He doesn't look thin, but he does need topline muscle.
Keep in mind that TBs are NOT supposed to be "big" or "beefy." TBs are lean, mean, running machines. Think of a greyhound dog.
Sweet feed is definitely not good for a TB. Oats are okay when he's in heavy competition or training, but not needed for weight gain during rest or light work (2-3 days, an hour or less per day).
Sweet feed is full of starch and sugar. Those things are high energy. High energy increases metabolism. High metabolism burns more calories, which makes the horse need more food to keep weight on. It's a vicious cycle.
To put on weight, here's what I would feed him:
- Free choice hay, even if they're grass out
- 6 qts (2- 3qt feed scoops, about 4-5 lbs) of Alfalfa pellets
- 1 cup of stabilized rice bran or 1 cup of milled flax (good fat source)
- Source Focus WT (probiotic/supplement for weight gain)
- Select II or other similar vitamin supplement (for horses on no fortified feed, all I have tried worked well)
- IF he's getting worked hard, no more than 3 qts (3 lbs) of Oats, but they're really optional.
You can add some water or a splash of oil to make it all stick together. Water works well; that's what I use.
Alfalfa is high in amino acids, which help build quality muscle. It also has good nutrition and quality calories, without all the sugar and starch.
Once he's up to a good weight, you can cut out the Source Focus WT and cut the fat supplement in half (1/2 cup). You can also reduce the Alfalfa pellets to 3-4 qts if he gets too fat.
My Anglo Arabian gelding (TBxArab, 15.3h) was a "hard keeper" when we first got him. We poured all kinds of food in him trying to put on weight and keep it there. We tried supplements, feeds, you name it! What finally worked as taking him OFF all of the extras, and just giving him quality hay, hay pellets, vitamins, and some fat. NO GRAINS. He became easier to work with, less spooky on the trail, and just generally "happier." When he works on the lunge or in the round pen, his head is lower and more relaxed, and he still has plenty of energy and "pep" for everything we ask of him.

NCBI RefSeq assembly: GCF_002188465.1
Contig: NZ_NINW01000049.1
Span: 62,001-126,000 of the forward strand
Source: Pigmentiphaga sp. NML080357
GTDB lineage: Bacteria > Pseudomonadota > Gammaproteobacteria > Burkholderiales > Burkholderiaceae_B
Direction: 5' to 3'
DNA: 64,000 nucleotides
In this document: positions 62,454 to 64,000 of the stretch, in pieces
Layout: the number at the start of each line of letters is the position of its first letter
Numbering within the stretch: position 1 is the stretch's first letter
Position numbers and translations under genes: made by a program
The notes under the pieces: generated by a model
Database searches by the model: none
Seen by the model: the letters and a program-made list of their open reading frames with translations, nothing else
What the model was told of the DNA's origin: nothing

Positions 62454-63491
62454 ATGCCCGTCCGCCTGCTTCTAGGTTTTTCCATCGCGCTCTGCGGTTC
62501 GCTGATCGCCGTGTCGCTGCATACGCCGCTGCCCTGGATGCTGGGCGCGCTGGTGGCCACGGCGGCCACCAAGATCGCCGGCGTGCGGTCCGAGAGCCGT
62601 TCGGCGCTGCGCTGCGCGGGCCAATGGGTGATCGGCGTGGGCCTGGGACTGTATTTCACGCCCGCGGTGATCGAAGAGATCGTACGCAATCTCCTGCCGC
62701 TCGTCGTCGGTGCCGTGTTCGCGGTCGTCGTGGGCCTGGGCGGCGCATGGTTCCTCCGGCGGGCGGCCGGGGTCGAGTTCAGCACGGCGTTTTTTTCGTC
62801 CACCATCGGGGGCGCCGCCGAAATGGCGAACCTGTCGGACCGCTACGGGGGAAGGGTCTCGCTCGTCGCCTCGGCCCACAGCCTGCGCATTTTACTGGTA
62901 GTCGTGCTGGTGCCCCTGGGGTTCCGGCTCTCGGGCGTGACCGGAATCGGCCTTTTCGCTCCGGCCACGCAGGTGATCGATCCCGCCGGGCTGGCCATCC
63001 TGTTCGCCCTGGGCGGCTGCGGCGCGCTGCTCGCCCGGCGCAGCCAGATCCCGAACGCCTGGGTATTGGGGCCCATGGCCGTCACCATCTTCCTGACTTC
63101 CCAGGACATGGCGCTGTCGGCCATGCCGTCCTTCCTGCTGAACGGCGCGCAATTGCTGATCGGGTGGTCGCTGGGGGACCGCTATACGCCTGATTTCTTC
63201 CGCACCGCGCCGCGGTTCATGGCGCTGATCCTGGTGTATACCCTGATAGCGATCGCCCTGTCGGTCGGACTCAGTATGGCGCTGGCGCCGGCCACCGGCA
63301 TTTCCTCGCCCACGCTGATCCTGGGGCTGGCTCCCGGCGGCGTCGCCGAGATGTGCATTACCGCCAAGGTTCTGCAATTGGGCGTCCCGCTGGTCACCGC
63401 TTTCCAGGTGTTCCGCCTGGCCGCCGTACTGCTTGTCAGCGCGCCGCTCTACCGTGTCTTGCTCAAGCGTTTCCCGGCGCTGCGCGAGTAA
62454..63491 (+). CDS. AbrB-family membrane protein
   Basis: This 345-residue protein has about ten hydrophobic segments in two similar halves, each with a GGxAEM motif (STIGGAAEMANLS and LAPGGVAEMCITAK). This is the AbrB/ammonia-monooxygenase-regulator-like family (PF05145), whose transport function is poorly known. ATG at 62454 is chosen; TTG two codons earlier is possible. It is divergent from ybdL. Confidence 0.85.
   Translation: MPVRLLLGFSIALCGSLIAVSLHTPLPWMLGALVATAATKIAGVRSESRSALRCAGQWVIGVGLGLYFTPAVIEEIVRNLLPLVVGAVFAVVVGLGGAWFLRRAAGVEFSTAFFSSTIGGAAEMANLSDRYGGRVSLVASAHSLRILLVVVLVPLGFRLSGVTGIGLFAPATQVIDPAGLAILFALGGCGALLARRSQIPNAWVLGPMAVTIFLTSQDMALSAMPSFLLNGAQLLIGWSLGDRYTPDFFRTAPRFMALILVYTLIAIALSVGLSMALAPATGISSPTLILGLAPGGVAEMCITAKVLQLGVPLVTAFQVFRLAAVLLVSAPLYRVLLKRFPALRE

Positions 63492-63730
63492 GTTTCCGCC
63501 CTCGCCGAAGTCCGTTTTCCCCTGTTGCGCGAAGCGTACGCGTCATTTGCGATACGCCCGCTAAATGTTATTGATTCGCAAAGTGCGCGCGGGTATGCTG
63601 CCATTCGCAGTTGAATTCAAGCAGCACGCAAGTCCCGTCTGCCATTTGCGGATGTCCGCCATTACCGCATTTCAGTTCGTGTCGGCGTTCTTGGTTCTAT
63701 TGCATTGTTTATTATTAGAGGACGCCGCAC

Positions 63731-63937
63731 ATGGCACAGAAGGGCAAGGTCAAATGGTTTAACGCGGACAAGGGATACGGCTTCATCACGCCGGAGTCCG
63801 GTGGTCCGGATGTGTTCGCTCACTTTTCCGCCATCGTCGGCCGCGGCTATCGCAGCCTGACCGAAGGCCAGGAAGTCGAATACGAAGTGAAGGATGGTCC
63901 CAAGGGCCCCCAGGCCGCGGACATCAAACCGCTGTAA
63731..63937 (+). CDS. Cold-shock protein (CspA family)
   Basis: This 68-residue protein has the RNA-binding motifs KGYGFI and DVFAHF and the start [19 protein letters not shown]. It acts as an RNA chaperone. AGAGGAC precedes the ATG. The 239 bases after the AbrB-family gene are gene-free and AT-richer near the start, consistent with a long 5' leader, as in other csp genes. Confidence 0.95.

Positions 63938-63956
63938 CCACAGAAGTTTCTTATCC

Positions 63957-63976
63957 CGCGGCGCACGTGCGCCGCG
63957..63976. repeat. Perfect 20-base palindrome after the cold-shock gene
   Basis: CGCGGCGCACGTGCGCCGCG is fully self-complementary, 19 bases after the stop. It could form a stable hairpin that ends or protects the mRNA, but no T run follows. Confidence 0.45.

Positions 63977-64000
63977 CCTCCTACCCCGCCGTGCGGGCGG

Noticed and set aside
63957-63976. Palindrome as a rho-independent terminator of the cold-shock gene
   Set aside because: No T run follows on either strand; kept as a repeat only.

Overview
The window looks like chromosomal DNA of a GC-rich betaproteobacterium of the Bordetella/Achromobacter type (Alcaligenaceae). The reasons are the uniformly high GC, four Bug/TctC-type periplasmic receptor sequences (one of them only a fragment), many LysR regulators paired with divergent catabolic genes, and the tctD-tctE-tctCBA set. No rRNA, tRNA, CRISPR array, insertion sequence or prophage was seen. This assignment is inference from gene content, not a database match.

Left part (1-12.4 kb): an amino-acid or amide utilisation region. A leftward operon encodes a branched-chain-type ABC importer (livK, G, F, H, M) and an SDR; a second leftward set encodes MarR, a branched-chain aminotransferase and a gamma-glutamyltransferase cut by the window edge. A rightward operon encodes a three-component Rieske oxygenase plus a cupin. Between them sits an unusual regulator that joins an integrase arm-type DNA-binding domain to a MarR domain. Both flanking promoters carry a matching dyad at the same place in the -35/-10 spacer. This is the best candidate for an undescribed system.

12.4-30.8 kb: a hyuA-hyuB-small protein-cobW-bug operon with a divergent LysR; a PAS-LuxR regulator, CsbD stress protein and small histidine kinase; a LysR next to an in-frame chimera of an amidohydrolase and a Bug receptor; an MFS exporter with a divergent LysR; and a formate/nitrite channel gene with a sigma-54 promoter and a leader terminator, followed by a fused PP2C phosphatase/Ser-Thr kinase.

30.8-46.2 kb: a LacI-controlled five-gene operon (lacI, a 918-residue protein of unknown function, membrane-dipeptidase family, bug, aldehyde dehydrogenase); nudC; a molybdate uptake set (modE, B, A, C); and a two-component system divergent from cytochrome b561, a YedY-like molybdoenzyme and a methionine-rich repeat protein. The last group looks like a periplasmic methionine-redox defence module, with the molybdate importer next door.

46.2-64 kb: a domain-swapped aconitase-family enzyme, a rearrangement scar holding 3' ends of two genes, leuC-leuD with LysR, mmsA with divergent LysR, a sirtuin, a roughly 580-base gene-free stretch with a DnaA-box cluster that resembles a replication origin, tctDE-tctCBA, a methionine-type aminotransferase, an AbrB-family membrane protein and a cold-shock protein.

I do give him plain whole oats when he's working hard, but only 2-3 qts, and only on those days he works hard. If I give him Oats daily, he will become a bit more "hyper". I can see a difference. Over the winter, without any work, he got too fat on just 1.5 lbs (about 2 qts) of alfalfa pellets and 1 cup of flax! (1/2 cup of milled flax is 4 oz by weight) He's now almost as easy of a keeper as my halter bred appy/qh mare, lol. I've had to cut back on their hay and flax down to 1/2 cup (2 OZ!)...
Give the new diet 30 days before you pass judgement. Be sure he's got access to hay along with his grass, so he's always nibbling on something.
I know, it sounds backwards to take a horse OFF feed to put weight on, but just trust my on this. It worked for 5 different horses at the last boarding facility I was at, and helped many others stabilize their weight and improve their attitudes. ALL of the horses at the facility improved in some way.
Here, here's a picture of both horses when they first came to my house. They grazed the pasture down quick (it's only 0.7 acres), so their weight was all put on with hay, alfalfa pellets, and flax. They put on weight in less than 2 months, and then ended up too fat, even with the pretty cold winter we had.
My Anglo is the one on the right. His belly is hanging down a bit due to lack of work, but he was just as ribby as my mare on the left.
Here they are a couple of weeks ago, modeling some saddles (new one for my daughter). Granted, they have not had ANY work over the winter, and were total mud balls before I brought them up.
Hopefully I'll have better photos once their hair all sheds out, lol. They both look like a couple of mules above...
Anyhow, just try it! The diet I gave has PLENTY of calories for your boy, plus fat, so he definitely won't lose any weight. Plus you should save some money once he's at a good weight. He will be able to hold his weight on a lot less food than you might think possible